Volume 11 Supplement 1

Nanophysics for Health

Open Access

CNRS School "Nanophysics for Health", 5-9 November 2012, Mittelwhir, France

Journal of Nanobiotechnology201311(Suppl 1):I1


Published: 10 December 2013


This supplement to Journal of Nanobiotechnology gathers eight tutorials corresponding to the topics of eight lectures given at the CNRS School entitled "Nanophysics for Health", which took place in Mittelwhir, France, on 5 - 9 November 2012. The scope of the school was the implementation and relevance of tools and concepts from nanophysics applied to biological sciences and biomedical technologies. The onset of new, powerful methods for the investigation of biomolecular or cellular systems, as well as the development of innovative technologies for diagnosis or therapy are among the great promises of nanotechnologies in general, and of nanophysics in particular. This field of research is very dynamic and intrinsically multidisciplinary. It requires a tight collaboration between partners from different scientific horizons, which is favored by their sharing common, multidisciplinary scientific and technological skills. The goal of the school was to contribute to the building of this common scientific background and language.

Fifty scientists (including lecturers) with diverse backgrounds in nanoscience, physics, biophysics, biology or chemistry attended the school. The program was essentially composed of keynote lectures focusing on three main topics: Nanophysics for Molecular Biology, Nanophysics for Cellular Biology, and Nanophysics for Diagnosis and Therapy. Practical sessions focusing on the use of Atomic Force Microscopy for the investigation of biological samples were also organized. In total, twelve 2-hour lectures were delivered, eight of them being published as tutorials in the present supplement of Journal of Nanobiotechnology.

An introductory lecture (by D. Riveline) did present the manipulation of single molecules, and in particular the reasons why single molecule observation and manipulation are a unique tool to understand the dynamical properties of macromolecules. Then, a set of lectures was devoted to the structure, dynamics and dynamical assembly of proteins, including experimental developments in the firled of single molecule spectroscopy (B. Schuler), atomic force microscopy (F. Rico), and 3-dimensional imaging with electron microscopy (P. Schultz) as well as theoretical developments (K. Kruse). The last set of lectures showed that manufactured nanoparticles are very promising tools for nanomedicine, in the field of therapy (by P. Couvreur), as well as imaging and diagnosis (by F. Gazeau, L. Bonacina).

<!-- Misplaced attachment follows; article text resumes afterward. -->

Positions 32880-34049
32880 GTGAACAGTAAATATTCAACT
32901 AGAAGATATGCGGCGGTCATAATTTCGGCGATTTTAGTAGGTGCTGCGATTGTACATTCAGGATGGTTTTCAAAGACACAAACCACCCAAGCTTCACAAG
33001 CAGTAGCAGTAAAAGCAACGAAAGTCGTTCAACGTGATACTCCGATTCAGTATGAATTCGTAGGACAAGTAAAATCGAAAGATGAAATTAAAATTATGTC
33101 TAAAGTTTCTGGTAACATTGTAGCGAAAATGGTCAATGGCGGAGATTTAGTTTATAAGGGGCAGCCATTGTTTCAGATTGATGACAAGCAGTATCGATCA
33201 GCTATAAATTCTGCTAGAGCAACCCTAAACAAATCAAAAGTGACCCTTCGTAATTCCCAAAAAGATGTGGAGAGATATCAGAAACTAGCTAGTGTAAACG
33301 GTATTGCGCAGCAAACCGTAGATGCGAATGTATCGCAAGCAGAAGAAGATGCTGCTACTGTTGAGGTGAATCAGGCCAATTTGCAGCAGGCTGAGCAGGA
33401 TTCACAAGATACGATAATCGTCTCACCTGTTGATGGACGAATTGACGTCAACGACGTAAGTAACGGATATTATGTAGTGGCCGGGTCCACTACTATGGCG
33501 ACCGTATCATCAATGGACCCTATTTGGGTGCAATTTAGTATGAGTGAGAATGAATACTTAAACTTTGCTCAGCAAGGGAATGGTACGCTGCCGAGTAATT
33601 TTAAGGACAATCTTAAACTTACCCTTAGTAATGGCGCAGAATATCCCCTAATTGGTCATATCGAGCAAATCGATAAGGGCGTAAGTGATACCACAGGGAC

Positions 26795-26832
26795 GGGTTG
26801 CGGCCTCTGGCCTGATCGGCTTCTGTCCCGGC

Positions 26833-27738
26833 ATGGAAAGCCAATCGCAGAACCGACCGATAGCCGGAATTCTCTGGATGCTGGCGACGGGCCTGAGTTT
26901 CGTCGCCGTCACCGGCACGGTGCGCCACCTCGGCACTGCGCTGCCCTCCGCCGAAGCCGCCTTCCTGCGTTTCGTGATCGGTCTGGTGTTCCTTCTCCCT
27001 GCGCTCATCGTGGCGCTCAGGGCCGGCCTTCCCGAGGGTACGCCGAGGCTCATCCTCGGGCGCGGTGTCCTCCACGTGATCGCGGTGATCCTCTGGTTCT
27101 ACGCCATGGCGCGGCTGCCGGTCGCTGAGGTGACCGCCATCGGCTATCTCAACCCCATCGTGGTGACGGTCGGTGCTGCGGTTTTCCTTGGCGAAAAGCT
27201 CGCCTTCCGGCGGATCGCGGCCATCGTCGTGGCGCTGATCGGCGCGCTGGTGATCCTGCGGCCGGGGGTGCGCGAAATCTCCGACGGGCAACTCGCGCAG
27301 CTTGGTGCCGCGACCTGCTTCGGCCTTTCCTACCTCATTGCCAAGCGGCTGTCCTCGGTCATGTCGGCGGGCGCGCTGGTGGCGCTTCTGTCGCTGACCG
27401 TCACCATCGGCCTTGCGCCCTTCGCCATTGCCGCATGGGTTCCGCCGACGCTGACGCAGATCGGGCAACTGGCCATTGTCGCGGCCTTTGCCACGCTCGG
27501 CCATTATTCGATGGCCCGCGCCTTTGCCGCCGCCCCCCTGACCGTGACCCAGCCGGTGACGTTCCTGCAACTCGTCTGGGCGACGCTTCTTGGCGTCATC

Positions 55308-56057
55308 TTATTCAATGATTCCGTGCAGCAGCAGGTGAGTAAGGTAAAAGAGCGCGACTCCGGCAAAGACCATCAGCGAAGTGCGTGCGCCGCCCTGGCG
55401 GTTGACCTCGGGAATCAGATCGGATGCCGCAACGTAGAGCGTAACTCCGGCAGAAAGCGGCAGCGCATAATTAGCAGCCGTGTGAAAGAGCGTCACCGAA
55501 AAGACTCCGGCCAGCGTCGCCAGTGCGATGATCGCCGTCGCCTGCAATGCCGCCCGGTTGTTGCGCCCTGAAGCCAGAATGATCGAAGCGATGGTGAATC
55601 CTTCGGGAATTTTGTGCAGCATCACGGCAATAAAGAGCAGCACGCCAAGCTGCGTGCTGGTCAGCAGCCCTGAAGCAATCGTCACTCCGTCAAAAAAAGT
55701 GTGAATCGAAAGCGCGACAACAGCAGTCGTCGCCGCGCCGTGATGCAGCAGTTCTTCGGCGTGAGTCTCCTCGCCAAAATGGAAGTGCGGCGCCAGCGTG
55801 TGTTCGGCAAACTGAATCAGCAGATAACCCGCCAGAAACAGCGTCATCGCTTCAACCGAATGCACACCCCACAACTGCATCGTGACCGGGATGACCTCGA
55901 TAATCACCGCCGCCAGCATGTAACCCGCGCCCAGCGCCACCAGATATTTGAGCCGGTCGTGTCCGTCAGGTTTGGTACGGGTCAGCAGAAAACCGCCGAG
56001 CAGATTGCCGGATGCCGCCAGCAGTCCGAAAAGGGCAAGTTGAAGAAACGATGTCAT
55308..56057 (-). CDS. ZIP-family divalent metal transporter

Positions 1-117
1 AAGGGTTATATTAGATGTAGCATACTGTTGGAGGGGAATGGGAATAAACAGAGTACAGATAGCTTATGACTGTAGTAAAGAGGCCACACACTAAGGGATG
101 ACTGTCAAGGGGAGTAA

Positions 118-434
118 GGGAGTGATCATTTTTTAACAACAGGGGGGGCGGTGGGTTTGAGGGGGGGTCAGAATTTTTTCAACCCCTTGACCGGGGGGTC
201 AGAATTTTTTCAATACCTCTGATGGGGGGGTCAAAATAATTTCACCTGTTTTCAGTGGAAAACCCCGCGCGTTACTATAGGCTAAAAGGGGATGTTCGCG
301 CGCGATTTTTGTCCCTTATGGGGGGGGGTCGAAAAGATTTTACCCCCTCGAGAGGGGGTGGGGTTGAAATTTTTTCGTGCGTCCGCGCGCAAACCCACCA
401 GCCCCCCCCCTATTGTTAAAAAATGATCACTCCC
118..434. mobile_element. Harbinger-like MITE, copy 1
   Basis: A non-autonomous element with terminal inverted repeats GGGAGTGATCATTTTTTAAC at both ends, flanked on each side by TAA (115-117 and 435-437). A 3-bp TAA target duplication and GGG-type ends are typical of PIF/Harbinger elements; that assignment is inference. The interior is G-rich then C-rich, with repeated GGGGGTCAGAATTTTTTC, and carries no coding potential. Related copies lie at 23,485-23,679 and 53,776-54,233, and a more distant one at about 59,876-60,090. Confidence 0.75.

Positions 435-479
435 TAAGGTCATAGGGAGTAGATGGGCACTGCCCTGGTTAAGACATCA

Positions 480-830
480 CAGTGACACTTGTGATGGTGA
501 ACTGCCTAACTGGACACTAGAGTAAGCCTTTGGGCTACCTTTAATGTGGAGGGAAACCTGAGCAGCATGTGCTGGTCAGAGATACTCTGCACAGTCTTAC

For the school organizing committee, the guest editors: Jérémie Léonard, Didier Rouxel, Pascal Hébraud.


This article has been published as part of Journal of Nanobiotechnology Volume 11 Supplement 1, 2013: Nanophysics for Health. The full contents of the supplement are available online at http://www.jnanobiotechnology.com/supplements/11/S1. Publication charges for this tutorial were funded by the CNRS School "Nanophysics for Health", 5 - 9 November 2012, Mittelwhir, France

Authors’ Affiliations

Institut de Physique et Chimie des Matériaux de Strasbourg & Labex NIE, CNRS UMR 7504, Université de Strasbourg
Institut Jean Lamour, CNRS UMR 7198, Université de Lorraine


© Léonard et al.; licensee BioMed Central Ltd. 2013

This article is published under license to BioMed Central Ltd. This is an Open Access article distributed under the terms of the Creative Commons Attribution License (http://creativecommons.org/licenses/by/2.0), which permits unrestricted use, distribution, and reproduction in any medium, provided the original work is properly cited. The Creative Commons Public Domain Dedication waiver (http://creativecommons.org/publicdomain/zero/1.0/) applies to the data made available in this article, unless otherwise stated.